Iraq's Last Election
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كوردی عربي فارسى


In the next few months, several elections are being held across the Middle East, each expected to create a direct impact on the political situation in the region and determine peace or war in its prospect. The developments would also unveil the regional and international conflicts between the two main players, the world powers.

On one hand, some regional players desire maintaining the political borders and situation in the Middle East, on the other hand, there is a keen interest for reshuffling in the troubled region. The later primarily aims at a radical change across the Middle East to secure the flow of gas and oil to the West, and then protect Israel — as the main ally of the West — against any possible threat from its neighbours. This group also hopes to eradicate extremist ideologies through a drastic change in the political players across the region.

People in Lebanon will go to the polls on May 6th this year. The election process has been designed in a way that could free Lebanon from the disruptive influence of Iran and Hezbollah. That would make a significant change.

Six days later, a similar process will take place in Iraq. Parliamentary elections in the country are set for 12th May, right after which the political factions that are closer to the West, are expected to claim the win. More specifically, Iraqi Prime Minister Haider al-Abadi’s faction in Iraq and Kurdistan Democratic Party (KDP) in the Kurdistan Region, have the higher chances to win the election. It appears to be a wise move through a democratic process to gradually alleviate Iran’s influence over the country. Such a plan requires preconditions such as pushing aside the factions which are closely tied to Iran, among them the Shi’ite militia groups of Hashd al-Shaabi.

The is also the reason some Shi’ite political factions are now questioning the vote beforehand, claiming that the process of election is being directed from Dubai and not Baghdad.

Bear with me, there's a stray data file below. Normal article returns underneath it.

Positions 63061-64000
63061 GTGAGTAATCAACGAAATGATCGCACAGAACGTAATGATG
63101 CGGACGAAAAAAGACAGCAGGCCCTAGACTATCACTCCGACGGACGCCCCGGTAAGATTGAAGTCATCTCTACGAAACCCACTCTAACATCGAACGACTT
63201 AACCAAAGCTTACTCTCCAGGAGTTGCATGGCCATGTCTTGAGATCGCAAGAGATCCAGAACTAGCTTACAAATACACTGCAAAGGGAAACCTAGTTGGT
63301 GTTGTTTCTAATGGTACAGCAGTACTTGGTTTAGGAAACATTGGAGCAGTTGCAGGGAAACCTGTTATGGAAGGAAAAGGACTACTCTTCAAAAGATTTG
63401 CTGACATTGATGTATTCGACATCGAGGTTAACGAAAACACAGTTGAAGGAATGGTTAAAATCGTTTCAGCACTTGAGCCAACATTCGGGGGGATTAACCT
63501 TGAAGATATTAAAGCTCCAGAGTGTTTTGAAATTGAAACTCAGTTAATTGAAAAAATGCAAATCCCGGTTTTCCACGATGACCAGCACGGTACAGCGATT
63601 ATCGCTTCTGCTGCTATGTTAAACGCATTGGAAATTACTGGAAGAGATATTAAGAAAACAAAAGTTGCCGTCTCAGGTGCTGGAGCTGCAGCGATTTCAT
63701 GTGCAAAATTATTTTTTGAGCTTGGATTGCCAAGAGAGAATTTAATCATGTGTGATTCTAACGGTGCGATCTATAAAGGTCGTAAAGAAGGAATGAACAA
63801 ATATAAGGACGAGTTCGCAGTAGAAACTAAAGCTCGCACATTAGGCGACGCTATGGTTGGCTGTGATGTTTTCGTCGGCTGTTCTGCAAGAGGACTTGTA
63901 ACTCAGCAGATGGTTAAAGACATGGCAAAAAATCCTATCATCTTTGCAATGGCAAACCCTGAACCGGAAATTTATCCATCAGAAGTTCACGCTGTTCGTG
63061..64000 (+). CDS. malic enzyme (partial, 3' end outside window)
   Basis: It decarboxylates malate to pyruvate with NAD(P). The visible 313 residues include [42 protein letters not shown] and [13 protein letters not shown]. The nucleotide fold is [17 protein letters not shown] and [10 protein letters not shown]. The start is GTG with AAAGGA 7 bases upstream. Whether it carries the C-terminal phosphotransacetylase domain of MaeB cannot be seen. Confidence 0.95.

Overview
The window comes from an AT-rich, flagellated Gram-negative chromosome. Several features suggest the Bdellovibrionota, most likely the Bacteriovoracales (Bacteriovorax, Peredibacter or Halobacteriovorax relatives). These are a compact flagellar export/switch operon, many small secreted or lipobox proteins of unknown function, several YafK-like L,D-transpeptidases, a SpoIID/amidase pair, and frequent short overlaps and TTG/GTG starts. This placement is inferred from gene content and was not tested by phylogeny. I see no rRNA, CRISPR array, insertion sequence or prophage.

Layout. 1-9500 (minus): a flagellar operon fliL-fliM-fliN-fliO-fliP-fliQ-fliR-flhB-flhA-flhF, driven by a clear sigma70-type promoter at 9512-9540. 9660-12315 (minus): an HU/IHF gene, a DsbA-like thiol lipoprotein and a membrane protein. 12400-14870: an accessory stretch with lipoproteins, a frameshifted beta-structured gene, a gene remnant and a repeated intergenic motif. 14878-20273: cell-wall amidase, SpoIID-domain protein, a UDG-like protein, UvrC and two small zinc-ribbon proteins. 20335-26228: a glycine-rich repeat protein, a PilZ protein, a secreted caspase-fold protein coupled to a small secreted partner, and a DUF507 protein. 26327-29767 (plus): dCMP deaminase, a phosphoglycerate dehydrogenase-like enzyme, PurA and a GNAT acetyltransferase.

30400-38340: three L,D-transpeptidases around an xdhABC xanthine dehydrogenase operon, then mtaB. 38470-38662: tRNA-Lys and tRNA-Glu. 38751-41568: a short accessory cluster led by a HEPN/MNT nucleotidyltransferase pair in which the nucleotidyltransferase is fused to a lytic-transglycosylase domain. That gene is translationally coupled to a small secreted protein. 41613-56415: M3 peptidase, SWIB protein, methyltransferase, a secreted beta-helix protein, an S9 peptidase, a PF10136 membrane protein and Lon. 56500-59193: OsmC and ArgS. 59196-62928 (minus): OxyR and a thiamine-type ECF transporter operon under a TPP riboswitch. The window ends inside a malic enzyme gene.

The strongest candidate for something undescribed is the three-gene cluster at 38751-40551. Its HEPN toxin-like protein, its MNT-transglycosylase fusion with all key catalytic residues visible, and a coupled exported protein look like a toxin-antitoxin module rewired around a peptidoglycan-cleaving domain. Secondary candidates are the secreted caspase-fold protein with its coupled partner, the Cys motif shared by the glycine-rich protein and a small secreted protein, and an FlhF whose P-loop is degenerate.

Another major development that follows Iraq’s parliamentary election is the relocation of US embassy to Jerusalem. This move adds fuel to the fire, and it is expected to bring about a new phase of political skirmish to the region as the Arab world is just reluctant to accept the new reality.

Seeing such developments on the horizon, has also encouraged Turkish President Recep Tayyip Erdogan to announce a snap election. He previously, and openly, argued that the new developments in Iraq and Syria had forced Ankara to hold the presidential and parliamentary elections before its scheduled time in hopes of changing the country into a presidential system which allows making decisive rapid decisions.

Linking the facts on the ground demonstrate the fact that there is a bold attempt to diminish the role of Iran in Iraq and Lebanon. However, a question remains unanswered: would Tehran surrender to such an attempt after spending all its political, economic and military power throughout the past eight years in Syria to build up a cross-border stronghold? If not, any reaction could kick off a new and even more serious skirmish in the region, in which direct military clashes would replace the years-long proxy war. Those engaged in such conflict then either set the ground for a possible World War III, or should start looking for a solution. However, any solution would then require addressing the religious, ethnic and national disputes, including the Kurdish question.

Each path the major actors take would leave Iraq with an obscure future. The reason is that neither Trump’s new team is willing to leave Iran further expanding its influence in the region, nor Tehran is ready to give up so easily. Therefore, the upcoming election in Iraq appears to be the last of its kind in the country due to the fact that dissolving Iraq as a state remains the sole solution and the only way to prevent further bloodshed.

Botan Tahseen is the Coordinator of Bas News Agency